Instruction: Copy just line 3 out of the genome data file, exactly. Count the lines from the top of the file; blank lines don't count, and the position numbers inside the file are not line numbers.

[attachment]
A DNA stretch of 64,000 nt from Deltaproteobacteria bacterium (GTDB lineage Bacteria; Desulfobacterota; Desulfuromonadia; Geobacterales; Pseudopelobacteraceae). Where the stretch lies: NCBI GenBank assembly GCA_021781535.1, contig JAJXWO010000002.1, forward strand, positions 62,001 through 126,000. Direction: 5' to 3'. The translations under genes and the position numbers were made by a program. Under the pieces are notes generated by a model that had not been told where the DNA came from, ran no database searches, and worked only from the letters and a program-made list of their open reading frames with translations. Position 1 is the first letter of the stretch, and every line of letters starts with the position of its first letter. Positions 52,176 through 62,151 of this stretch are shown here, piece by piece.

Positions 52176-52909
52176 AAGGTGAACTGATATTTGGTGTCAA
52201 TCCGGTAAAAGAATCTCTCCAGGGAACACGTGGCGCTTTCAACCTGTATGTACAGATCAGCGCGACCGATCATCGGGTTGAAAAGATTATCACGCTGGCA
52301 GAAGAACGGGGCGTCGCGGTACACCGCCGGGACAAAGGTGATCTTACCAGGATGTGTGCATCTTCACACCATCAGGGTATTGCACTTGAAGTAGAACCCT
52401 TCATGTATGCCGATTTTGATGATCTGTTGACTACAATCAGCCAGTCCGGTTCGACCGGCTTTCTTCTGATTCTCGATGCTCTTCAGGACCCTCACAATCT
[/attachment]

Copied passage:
52176 AAGGTGAACTGATATTTGGTGTCAA